1083This is the "branch reset" pattern, which has the special property
c27a5cfe 1084that the capture groups are numbered from the same starting point
99d59c4d 1085in each alternation branch. It is available starting from perl 5.10.0.
4deaaa80 1086
c27a5cfe 1087Capture groups are numbered from left to right, but inside this
693596a8 1088construct the numbering is restarted for each branch.
4deaaa80 1089
c27a5cfe 1090The numbering within each branch will be as normal, and any groups
4deaaa80
PJ
1091following this construct will be numbered as though the construct
1092contained only one branch, that being the one with the most capture
c27a5cfe 1093groups in it.
4deaaa80 1094
0b928c2f 1095This construct is useful when you want to capture one of a
4deaaa80
PJ
1096number of alternative matches.
1097
1098Consider the following pattern. The numbers underneath show in
c27a5cfe 1099which group the captured content will be stored.
594d7033
YO
1100
1101
1102 # before ---------------branch-reset----------- after
1103 / ( a ) (?| x ( y ) z | (p (q) r) | (t) u (v) ) ( z ) /x
1104 # 1 2 2 3 2 3 4
1105
ab106183
A
1106Be careful when using the branch reset pattern in combination with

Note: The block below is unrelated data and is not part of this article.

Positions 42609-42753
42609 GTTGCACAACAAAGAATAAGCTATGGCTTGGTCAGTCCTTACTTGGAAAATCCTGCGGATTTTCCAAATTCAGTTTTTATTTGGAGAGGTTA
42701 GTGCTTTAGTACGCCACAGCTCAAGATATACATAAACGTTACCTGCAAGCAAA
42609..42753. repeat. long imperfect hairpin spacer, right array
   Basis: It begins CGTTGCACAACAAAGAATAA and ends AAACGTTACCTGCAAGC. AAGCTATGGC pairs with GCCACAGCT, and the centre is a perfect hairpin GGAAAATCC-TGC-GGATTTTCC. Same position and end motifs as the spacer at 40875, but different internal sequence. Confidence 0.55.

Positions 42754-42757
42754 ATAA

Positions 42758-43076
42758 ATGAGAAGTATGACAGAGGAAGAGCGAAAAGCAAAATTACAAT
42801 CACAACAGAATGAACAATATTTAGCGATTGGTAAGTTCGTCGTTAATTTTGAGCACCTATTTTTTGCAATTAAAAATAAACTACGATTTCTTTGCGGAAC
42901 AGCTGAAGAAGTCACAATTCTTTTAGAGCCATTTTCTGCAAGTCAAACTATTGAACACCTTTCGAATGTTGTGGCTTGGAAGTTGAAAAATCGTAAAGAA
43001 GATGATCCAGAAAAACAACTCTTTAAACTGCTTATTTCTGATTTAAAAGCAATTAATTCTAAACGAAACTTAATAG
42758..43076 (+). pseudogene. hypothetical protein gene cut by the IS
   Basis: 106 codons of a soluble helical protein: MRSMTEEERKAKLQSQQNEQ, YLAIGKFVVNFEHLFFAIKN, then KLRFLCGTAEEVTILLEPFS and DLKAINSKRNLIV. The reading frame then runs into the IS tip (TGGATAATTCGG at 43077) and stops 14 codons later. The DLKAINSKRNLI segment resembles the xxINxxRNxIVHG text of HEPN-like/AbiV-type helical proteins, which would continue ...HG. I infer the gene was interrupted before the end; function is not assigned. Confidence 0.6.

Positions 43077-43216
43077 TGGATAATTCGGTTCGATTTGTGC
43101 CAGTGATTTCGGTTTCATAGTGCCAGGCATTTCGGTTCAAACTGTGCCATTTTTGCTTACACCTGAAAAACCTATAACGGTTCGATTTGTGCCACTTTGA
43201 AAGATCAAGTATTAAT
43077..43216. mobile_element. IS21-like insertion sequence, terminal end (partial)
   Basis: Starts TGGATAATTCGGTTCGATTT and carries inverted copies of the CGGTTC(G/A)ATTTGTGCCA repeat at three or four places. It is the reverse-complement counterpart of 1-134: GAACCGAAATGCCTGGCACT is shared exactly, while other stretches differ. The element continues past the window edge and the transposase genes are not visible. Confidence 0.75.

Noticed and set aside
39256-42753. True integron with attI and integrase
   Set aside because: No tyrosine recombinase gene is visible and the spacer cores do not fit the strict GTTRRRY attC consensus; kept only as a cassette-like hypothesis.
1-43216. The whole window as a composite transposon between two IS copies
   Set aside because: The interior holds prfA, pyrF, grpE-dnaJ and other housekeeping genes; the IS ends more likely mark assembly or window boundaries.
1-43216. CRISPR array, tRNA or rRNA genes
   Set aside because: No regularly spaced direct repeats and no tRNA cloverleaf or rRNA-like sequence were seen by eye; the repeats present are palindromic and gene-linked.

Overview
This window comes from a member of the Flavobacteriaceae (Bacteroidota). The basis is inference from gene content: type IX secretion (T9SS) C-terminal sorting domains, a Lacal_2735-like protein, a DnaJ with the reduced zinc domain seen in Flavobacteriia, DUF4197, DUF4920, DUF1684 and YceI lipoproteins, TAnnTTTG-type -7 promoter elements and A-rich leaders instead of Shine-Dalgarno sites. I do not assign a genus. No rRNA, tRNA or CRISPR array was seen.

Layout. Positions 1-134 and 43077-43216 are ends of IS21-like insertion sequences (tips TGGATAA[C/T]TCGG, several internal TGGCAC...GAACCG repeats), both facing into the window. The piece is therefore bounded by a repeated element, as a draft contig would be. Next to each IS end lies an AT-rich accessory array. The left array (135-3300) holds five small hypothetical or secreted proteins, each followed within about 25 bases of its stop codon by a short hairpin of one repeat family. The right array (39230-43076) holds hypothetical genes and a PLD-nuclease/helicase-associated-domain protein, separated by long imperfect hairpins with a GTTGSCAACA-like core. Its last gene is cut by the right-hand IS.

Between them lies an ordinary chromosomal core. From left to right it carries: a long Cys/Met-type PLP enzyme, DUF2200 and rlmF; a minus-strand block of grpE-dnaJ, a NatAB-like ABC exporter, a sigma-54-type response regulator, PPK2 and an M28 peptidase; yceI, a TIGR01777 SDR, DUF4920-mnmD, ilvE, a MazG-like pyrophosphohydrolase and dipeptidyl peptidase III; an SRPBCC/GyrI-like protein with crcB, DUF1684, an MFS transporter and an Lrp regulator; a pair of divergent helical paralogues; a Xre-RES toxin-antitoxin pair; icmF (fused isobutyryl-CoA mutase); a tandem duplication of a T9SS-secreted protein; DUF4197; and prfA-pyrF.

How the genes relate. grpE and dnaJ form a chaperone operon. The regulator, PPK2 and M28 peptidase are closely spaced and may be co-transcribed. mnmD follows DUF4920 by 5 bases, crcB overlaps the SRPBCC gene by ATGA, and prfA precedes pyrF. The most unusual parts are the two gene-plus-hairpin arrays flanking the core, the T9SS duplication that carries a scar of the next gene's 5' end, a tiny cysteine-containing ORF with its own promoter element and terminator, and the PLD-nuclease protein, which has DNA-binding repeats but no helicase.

1107named captures. Named captures are implemented as being aliases to
c27a5cfe 1108numbered groups holding the captures, and that interferes with the
ab106183
A
1109implementation of the branch reset pattern. If you are using named
1110captures in a branch reset pattern, it's best to use the same names,
1111in the same order, in each of the alternations:
1112
1113 /(?| (?<a> x ) (?<b> y )
1114 | (?<a> z ) (?<b> w )) /x
1115
1116Not doing so may lead to surprises:
1117
1118 "12" =~ /(?| (?<a> \d+ ) | (?<b> \D+))/x;
1119 say $+ {a}; # Prints '12'
1120 say $+ {b}; # *Also* prints '12'.
1121
c27a5cfe
KW
1122The problem here is that both the group named C<< a >> and the group
1123named C<< b >> are aliases for the group belonging to C<< $1 >>.
90a18110 1124
ee9b8eae
YO
1125=item Look-Around Assertions
1126X<look-around assertion> X<lookaround assertion> X<look-around> X<lookaround>
1127
0b928c2f 1128Look-around assertions are zero-width patterns which match a specific
ee9b8eae
YO
1129pattern without including it in C<$&>. Positive assertions match when
1130their subpattern matches, negative assertions match when their subpattern
1131fails. Look-behind matches text up to the current match position,
1132look-ahead matches text following the current match position.
1133
1134=over 4
1135
5a964f20 1136=item C<(?=pattern)>
d74e8afc 1137X<(?=)> X<look-ahead, positive> X<lookahead, positive>
a0d0e21e 1138
19799a22 1139A zero-width positive look-ahead assertion. For example, C</\w+(?=\t)/>
a0d0e21e
LW
1140matches a word followed by a tab, without including the tab in C<$&>.
1141
5a964f20 1142=item C<(?!pattern)>
d74e8afc 1143X<(?!)> X<look-ahead, negative> X<lookahead, negative>
a0d0e21e 1144
19799a22 1145A zero-width negative look-ahead assertion. For example C</foo(?!bar)/>
a0d0e21e 1146matches any occurrence of "foo" that isn't followed by "bar". Note
19799a22